Legend has it that when you die your life flashes before you. That may be true but since no one has ever lived to tell the tale, we’ll never really know for sure, will we?
I’ve been thinking a lot about this lately. Little thoughts have been coming to me when I’m meditating or out walking or when I’m in the shower. What I’ve been seeing in these moments of reflection is my life unreeling like a backwards upside-down inside-out movie. Not chronologically but episodically and completely random. Like watching Season 3 Episode 10 of something on Netflix one night and then jumping arbitrarily to Season 1 Episode 4 the next and then watching the finale of Season 6 right afterwards.
I’ll be sitting in my meditation chair all quiet and holy-like trying to remain focused on my mantra when my little mind starts to wander. And then before long the movie sequence of some snippet of my life starts to play. Like last week’s episode about the Toronto days at 402 Northcliffe Blvd. No big deal. Just a sweet little slice of domesticity unfolded that involved kids and bus rides to Yorkdale Mall that made me sad and left my heart pining. For what, I’m not even sure. Maybe I need a new pair of shoes and a good visit with my kids.
This movie re-wind thing can happen anywhere. During one of my morning walks with Coco a few years ago, a pair of Canada geese flew overhead. There is just something mournful about their honking call that makes my throat squeeze. Instantly I’m back in Northwestern Ontario. It’s autumn and the leaves are starting to turn. The air is growing crisp with winter on its edges. The large blue skies are dazzling as they start to shift into the next phase, a new season. The sunlight is moody and casts uneven shadows on the earth below, and it has lost its heat. I’m ten years old and I’m on my way to Algonquin Avenue Public School when overhead I hear them calling. Good-bye for now, see you in the spring. I look up. Wave discreetly. This movie fragment makes me weep. I cry for the entire walk. I’m grateful it’s early morning and there’s no one around to see or hear. Coco was deaf.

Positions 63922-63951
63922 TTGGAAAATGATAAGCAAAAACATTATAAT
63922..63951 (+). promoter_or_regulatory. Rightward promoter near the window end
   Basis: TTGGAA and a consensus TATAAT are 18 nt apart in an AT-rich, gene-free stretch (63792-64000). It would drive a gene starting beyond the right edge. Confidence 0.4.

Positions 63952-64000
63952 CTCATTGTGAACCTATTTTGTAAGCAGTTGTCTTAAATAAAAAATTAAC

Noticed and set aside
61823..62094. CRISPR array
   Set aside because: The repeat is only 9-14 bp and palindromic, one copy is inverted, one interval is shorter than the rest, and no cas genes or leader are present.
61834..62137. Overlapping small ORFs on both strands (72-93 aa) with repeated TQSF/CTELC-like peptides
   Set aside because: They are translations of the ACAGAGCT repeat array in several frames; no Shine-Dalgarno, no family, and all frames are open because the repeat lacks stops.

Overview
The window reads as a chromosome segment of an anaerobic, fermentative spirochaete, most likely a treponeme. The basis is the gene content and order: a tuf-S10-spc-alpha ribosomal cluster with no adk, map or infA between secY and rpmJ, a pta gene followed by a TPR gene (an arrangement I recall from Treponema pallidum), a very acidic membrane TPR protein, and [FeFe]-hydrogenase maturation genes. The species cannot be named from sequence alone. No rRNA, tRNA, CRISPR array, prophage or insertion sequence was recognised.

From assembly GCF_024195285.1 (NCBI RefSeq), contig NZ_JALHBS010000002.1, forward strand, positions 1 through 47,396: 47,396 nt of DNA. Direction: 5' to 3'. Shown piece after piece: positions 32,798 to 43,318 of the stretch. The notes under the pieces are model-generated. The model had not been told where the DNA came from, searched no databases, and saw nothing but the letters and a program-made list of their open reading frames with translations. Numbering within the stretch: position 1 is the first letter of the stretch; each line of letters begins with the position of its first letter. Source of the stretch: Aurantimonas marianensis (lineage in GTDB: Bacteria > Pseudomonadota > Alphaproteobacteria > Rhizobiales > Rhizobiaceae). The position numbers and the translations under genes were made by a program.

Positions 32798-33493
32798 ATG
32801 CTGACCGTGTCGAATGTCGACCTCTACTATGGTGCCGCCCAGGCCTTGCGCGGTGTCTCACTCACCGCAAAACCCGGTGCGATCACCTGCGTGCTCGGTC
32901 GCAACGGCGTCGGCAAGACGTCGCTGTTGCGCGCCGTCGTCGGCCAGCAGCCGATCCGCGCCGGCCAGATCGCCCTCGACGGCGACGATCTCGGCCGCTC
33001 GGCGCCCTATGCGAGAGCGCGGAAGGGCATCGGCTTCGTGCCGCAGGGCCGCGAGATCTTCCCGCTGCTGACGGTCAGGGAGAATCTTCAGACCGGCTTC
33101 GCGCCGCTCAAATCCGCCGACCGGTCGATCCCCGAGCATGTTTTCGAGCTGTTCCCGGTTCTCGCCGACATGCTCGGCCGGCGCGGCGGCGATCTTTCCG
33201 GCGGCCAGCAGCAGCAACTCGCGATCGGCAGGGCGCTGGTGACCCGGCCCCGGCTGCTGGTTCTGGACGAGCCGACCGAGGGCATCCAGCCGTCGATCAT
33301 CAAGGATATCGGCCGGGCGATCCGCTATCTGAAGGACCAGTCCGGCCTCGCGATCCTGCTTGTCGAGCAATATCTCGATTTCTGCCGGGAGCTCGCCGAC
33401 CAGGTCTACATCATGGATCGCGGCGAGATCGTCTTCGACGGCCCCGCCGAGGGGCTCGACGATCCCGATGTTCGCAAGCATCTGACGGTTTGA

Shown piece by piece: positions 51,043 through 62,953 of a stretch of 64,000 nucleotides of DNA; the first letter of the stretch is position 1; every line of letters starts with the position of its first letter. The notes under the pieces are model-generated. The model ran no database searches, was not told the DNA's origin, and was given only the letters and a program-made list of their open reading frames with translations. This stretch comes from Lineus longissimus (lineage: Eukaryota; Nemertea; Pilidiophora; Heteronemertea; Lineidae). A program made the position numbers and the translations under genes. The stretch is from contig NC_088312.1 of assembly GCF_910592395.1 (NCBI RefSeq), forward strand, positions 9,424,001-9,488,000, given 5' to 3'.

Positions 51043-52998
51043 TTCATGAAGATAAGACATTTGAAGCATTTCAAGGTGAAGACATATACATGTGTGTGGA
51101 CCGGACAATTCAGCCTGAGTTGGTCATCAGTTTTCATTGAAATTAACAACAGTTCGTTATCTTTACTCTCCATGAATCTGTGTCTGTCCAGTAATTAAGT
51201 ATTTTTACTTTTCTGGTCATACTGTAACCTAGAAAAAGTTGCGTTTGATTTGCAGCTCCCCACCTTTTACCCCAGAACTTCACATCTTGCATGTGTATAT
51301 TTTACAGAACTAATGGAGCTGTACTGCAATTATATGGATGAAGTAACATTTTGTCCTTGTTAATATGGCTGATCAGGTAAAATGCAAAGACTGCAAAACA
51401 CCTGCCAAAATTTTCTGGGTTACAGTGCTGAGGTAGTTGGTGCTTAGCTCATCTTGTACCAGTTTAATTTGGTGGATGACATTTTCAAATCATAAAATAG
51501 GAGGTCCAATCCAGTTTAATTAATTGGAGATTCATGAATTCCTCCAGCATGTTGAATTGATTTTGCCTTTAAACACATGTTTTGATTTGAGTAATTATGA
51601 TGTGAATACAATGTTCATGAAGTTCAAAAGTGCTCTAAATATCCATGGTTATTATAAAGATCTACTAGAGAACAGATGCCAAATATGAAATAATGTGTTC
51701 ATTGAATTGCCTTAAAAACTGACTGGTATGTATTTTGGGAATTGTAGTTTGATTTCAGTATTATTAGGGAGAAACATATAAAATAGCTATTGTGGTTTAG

Tears come easily these days too. Everything is touching my heart. Not piercing. Just a gentle prod of confirmation that I’m still present. Still alive and feeling. Awake to the passage of time and the fleeting transitory evanescence of this thing called life. Here today, and tomorrow’s movie.
I wonder if this is how it actually goes. We wend our way backwards then forwards, and back again. Episode by random episode, season by scattered season until it all makes sense, tells the full story. The things we live and the things we remember, real-time and reel-time.
We press play and pause, rewind and replay. Nothing flashes.